Report Brentford Members Meeting 2012

Report on the Middlesex Members

Meeting held on 14th September 2012

By Nick York



Special thanks to: Glaxo Smith Kline for hosting the event at their headquarters in Brentford, Middlesex

The speakers, Dr Samir Agrawal, Consultant Haemato-Oncologist, St Bartholomew’s Hospital/Queen Mary University of London

Timothy Farren - Clinical Scientist, PhD student Queen Mary University of London.

Macmillan and Rajiv Bhattacharjee (London MIC) for information provision; support and discussion facilitation.

Volunteer member facilitators and Chonette and Sarah for their organisation of the event.

It was good to meet and learn with others about CLL medicine and how we live with the disease.

The meeting was well attended allowing several discussion groups to fill tables discussing: recently diagnosed, watch and

wait, treatment with FCR, second line treatments, sources of information and being a carer. These were vigorous conversations and several tables seemed to find it hard to part for lunch.

Samir’s talk: “An overview of CLL – from diagnosis to treatment choices”. It was riveting and several commented that they wished he could have continued. He really has a special way of delivering such a complex talk in a manner that ensures we were all involved. It was very innovative and he was also very frank. I was very interested in Bart’s development work and the involvement of CD160 and IL-6 in their diagnostic and prognostic work ups.

This neatly led on to Timothy’s talk: “Minimal residual disease in CLL and Monoclonal B-cell Lymphocytosis”. A very interesting talk explaining his work with St Bartholomew’s. He explained lymphocytosis first, then, how improved testing for CD160 expression may be useful in the future. There was a lot of data and graph work but I think I understood. Here’s my attempt to further summarise his words.

CD160 is being used diagnostically for CLL at St Bartholomew’s. It is also being used to determine MRD status (Minimum Residual Disease levels following treatment, to measure how deep the remission is). They have discovered all CLL cells express CD160. They have created an alternative assay (test) that they say is potentially ten times more sensitive than the current assay to determine MRD levels. Furthermore, from a practical point of view, their assay is a simpler test, requiring fewer components to the test and less complicated data analysis, leading to reduced cost. Future research will need to investigate if MRD testing during treatment could guide the duration of therapy (ie, it could potentially be used to shorten treatment, reducing toxicity). Timothy also explained a trial using this testing method to test the Monoclonal B cell lymphocytosis (MBL) population to see if those few that progress to CLL can be detected even before clinical progression and if CD160 has a role in this. MBL looks like CLL and has the same or similar surface markers but is considered a benign disorder present in a percentage of the healthy general population.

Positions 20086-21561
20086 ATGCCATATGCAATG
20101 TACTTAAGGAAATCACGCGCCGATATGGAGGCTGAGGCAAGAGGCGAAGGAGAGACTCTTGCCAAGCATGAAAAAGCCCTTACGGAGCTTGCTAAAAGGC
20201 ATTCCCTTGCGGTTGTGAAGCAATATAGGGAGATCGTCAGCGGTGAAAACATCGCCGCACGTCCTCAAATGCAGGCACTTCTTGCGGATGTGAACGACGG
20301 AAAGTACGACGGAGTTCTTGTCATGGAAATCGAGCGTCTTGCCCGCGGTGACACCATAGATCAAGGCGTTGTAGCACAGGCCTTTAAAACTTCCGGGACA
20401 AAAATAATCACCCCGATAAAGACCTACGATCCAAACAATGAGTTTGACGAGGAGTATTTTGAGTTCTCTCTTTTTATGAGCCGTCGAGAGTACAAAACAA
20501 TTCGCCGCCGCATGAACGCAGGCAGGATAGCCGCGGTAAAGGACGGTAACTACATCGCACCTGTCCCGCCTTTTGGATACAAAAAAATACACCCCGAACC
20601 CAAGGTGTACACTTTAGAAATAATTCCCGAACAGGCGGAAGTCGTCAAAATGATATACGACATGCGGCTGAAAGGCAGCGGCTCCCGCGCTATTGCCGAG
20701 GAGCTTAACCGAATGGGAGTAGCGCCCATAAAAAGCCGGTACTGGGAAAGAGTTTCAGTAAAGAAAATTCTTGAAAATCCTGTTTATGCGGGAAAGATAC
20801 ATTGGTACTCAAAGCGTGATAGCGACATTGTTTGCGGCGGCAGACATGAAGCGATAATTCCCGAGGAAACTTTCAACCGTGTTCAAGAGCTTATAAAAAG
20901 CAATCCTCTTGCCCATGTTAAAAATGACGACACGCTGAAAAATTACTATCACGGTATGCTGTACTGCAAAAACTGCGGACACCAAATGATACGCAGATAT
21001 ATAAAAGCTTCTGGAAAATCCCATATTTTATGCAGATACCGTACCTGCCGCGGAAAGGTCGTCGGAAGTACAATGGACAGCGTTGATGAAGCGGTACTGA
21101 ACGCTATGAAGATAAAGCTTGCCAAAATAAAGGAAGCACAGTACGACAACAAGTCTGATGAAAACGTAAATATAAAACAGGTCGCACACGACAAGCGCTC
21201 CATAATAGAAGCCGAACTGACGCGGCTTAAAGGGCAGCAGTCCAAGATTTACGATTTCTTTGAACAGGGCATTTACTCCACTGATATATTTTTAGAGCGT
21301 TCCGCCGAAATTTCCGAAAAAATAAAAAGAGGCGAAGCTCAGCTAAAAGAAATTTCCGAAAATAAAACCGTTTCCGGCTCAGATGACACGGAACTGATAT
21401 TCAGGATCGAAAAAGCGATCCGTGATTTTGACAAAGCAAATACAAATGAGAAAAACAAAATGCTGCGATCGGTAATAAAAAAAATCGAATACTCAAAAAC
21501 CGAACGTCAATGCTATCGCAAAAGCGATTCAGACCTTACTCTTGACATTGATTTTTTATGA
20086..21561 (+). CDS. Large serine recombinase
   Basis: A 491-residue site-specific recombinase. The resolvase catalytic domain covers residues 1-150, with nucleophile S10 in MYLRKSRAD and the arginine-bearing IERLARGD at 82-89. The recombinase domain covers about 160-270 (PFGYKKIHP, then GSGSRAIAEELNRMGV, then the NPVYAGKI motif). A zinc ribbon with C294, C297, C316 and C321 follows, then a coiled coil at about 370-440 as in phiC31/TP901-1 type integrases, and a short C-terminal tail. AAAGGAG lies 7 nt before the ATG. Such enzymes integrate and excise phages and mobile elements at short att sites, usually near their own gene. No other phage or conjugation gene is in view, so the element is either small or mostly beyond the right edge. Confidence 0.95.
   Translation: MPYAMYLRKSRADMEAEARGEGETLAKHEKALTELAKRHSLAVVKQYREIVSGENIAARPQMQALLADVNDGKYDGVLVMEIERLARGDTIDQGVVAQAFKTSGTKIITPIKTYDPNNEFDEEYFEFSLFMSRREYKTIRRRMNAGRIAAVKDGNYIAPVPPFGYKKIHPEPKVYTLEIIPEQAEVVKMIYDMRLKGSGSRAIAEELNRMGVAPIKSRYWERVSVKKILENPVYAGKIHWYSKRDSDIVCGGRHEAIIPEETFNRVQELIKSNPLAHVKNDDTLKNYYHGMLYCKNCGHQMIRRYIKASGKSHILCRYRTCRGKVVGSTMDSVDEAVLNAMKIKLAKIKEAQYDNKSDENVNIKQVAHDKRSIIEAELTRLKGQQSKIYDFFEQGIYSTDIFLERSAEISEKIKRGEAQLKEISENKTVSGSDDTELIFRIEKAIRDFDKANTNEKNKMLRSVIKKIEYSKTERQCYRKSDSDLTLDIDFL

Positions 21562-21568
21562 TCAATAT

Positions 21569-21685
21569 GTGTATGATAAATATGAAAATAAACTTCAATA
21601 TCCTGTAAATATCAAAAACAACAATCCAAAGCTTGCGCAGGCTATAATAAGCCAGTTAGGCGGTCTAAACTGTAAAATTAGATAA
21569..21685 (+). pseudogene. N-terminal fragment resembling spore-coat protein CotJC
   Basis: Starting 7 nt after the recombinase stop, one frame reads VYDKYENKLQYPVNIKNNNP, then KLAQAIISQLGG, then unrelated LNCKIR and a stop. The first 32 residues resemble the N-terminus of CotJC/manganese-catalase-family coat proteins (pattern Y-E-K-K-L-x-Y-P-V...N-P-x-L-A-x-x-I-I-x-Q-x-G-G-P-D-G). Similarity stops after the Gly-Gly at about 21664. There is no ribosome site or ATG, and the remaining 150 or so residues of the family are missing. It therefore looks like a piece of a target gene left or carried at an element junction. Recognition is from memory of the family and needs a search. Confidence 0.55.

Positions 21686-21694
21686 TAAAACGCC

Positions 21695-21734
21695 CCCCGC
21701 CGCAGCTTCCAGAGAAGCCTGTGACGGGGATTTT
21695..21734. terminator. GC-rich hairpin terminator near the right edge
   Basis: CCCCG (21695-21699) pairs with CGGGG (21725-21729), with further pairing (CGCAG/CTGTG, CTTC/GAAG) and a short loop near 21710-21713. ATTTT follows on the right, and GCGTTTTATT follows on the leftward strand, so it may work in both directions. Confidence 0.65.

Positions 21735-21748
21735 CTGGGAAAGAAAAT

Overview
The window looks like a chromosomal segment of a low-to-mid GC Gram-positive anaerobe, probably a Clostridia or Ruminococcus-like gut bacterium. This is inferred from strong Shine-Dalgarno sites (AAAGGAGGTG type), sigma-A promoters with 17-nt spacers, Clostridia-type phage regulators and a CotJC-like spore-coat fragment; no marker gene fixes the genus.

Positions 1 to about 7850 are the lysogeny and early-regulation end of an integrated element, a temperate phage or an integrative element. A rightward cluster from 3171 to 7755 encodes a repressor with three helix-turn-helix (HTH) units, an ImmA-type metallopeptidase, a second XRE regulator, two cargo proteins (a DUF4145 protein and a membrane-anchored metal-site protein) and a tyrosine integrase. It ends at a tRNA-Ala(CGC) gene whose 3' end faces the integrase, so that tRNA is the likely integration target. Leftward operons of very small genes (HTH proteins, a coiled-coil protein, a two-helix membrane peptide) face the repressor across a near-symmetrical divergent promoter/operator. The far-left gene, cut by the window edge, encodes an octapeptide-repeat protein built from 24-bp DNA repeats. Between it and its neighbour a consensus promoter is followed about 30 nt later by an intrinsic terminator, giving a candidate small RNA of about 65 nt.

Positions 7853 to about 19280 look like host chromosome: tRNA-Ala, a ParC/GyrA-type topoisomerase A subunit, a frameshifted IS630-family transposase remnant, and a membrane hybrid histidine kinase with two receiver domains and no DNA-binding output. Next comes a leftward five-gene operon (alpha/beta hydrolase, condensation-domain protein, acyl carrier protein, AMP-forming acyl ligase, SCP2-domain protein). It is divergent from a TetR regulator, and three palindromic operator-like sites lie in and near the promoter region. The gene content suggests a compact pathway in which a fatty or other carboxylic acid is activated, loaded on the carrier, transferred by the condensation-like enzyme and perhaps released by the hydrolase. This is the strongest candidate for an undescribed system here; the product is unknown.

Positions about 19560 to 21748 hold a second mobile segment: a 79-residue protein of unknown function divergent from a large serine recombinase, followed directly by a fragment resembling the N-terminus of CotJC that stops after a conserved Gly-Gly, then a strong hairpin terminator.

This brought us to the end of a busy day and judging from the parting messages from everyone as they left it was a good day.

Introduction to a Doctoral Project about Living with CLL

Often invisible to the outside world, widely variable in prognostic outcomes, and currently considered incurable, a diagnosis with CLL demands constant negotiation between the concepts of “wellness” and “illness”. From my own diagnosis with the disease in 2011 it became clear that we CLL “patients” occupy a unique position at the crossroads of exciting advances in biomedical approaches to the disease, and communications technologies that allow us to share knowledge and experience. “In the Blood”, my doctoral project, explores an online support community as a “hub” of knowledge and support exchange. From complex medical research papers to individual accounts of living with the disease (and much in between), the project will document the various stories that come together in the online support community, enabling users to make collaborative sense of a chronic disease that shapes our lives.

Apart from identifying the key themes that occupy the lives of those living with (and around) CLL, IN THE BLOOD the project looks at the relationships between research, clinical, and patient perspectives in the dialogues of support communities. How are we translating and utilizing the advanced information at our fingertips?

How are we supporting and educating each other? How are we contributing to raising awareness of the disease?

What impact is this having on our relationships with our clinicians and carers? Through this approach I aim to show how biomedical research, clinical management, and popular cultural beliefs about what it means to live with cancer translate to everyday experience for those of us living with CLL.

I am really excited to have the opportunity of sharing my work in progress with you in Cardiff in January, and look forward to seeing you all there and hearing some of your own perspectives and experiences.

Julia Kennedy

Senior Lecturer

BA (Hons) Journalism

University College Falmouth